No, this isn’t a documentary about The North Face, the high-end sportswear store that has become the life-blood of the upper middle class. Instead, it’s about a disastrous climbing attempt of the Eiger Mountain. It’s a good film, and worth seeing if interested, but for those who are in search of popcorn entertainment, Martin Campbell’s 2000 film, “Vertical Limit” is a better choice.
The film is divided into two parts. The first half introduces us to the characters, Toni Kurz (Benno Furmann) and Andi Hinterstoisser (Florian Lukas). They are lifelong friends, and expert climbers. Also in the mix is Luise Feller (Johanna Wokalek), the childhood friend of the two men (who is secretly in love with Toni), and her weaselly editor, Henry (Ulrich Tukur). This part is interesting, but painfully slow moving. However, the film is ultimately redeemed by the suspenseful final hour, which details the climb. Bad injuries and worse decisions turn a publicity event for Nazi Germany into a hellish fight for survival.
Acting-wise, the film is on solid ground, but no one really lights up the screen. The actors do their jobs and generate sympathy for the characters, but that’s it. Director Philip Stolzl keeps the characters at a great distance, which is almost never a good idea. We need to see them as individuals, not as pawns in a script, in order for us to generate any real sympathy for them. Tukur is probably the best of the lot as the jerk editor whose interest in the mens’ fate is limited to the financial viability of the outcome. He’s a tabloid journalist ahead of his time.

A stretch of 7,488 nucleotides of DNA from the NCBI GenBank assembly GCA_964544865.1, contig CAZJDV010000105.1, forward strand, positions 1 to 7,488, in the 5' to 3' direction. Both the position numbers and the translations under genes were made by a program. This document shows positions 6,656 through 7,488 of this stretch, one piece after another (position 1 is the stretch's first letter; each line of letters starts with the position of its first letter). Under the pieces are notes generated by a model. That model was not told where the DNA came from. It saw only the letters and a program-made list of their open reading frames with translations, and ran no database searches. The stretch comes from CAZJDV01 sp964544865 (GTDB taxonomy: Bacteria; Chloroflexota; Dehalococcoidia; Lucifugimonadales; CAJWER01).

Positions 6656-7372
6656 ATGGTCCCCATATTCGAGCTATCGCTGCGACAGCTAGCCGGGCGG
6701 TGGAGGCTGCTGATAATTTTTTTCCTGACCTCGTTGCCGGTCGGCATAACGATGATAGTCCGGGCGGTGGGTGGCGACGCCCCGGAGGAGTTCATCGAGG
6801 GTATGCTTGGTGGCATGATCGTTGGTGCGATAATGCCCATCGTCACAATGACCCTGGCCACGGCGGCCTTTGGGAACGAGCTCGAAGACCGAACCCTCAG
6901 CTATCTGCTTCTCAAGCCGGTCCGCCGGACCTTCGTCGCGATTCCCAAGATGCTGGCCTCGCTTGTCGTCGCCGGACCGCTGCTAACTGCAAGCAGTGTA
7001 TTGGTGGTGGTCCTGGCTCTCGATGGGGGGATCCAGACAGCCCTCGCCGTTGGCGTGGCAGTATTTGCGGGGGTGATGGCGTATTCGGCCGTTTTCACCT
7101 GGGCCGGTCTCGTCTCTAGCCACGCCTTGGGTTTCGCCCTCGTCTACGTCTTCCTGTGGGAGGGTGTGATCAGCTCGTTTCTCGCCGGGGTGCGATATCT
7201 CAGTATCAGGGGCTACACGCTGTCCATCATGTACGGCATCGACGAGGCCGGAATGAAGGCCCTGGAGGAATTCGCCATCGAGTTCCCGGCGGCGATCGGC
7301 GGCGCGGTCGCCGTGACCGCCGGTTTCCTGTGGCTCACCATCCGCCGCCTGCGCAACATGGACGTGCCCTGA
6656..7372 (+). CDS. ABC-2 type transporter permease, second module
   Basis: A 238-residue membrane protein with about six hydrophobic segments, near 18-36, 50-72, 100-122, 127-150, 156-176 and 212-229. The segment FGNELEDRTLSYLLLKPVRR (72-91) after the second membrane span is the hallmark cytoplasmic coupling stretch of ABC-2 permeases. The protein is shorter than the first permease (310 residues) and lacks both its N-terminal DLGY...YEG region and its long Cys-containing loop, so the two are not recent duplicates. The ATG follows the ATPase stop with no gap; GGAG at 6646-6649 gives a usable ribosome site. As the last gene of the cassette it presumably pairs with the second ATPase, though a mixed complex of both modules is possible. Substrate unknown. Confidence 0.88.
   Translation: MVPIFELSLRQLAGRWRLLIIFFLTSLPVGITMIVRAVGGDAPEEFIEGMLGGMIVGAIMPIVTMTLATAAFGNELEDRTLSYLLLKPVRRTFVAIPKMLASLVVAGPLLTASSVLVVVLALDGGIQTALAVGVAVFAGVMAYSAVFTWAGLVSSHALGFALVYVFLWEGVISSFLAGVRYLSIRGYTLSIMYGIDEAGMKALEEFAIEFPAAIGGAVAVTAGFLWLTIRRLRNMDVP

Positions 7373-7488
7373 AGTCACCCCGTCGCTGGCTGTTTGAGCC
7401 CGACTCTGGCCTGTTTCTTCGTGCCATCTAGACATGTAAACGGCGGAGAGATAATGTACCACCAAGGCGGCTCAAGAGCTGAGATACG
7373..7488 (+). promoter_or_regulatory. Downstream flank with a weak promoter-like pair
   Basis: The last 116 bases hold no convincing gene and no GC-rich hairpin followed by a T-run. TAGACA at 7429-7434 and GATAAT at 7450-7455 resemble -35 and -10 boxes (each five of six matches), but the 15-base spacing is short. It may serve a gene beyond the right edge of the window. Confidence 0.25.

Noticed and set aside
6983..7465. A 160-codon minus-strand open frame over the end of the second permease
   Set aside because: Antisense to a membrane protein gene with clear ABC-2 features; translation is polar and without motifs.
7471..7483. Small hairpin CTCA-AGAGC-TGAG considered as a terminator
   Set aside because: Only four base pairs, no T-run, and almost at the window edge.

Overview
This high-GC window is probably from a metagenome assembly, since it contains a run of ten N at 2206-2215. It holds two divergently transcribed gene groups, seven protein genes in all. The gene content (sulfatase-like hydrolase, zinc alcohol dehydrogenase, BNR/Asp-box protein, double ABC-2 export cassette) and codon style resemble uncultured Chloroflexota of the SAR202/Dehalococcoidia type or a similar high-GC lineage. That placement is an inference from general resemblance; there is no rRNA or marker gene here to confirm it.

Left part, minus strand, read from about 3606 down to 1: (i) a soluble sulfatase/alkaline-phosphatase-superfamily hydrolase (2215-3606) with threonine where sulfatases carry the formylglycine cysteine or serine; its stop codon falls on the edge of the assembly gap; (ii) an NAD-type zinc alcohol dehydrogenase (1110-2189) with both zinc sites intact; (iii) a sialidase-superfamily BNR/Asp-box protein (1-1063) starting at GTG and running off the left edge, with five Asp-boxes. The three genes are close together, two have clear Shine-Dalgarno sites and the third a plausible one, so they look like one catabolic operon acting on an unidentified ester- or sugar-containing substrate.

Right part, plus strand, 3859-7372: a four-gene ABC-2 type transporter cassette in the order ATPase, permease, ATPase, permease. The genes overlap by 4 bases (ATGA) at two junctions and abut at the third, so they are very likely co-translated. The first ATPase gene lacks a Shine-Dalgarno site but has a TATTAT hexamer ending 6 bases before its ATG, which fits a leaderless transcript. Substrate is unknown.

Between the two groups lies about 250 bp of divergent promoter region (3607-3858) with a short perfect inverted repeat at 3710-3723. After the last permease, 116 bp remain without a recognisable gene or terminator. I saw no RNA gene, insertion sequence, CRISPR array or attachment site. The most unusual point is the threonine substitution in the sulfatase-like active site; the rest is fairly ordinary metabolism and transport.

Stolzl does some interesting things with his characters. For example, during the climb, Toni and Andi are neck and neck with their Belgian competitors, but when things start to go wrong, they help each other out. Additionally, the romance between Toni and Luise is very understated (even compared to everything else in the film; contrast that with how romances are done in the US). Using Nazis as protagonists always puts a film on shaky ground, but Stolzl deftly handles it by only having Henry acknowledge it. Since Henry is an intentionally unlikable person, his comments about “Nazi pride” come across as foolish and filled with hubris.
Whatever flaws Stolzl may have with character development, they don’t interfere with his imagining of the climbing expedition. For the last hour, the film is consistently suspenseful, using skillful cinematography (credited to Kolja Brandt) and energetic camera angles. It is also refreshing to see an action movie that doesn’t violently shake the camera in a desperate attempt to generate excitement.
This is one of those films that is on the line between “see it” and “don’t see it.” The first hour is adequate, but relatively uneventful, while the final hour is exciting. If interested, check it out, but it’s not a must-see. It should also be noted that this film is in German with subtitles (which sadly spells “avoid” in bright neon letters for many filmgoers).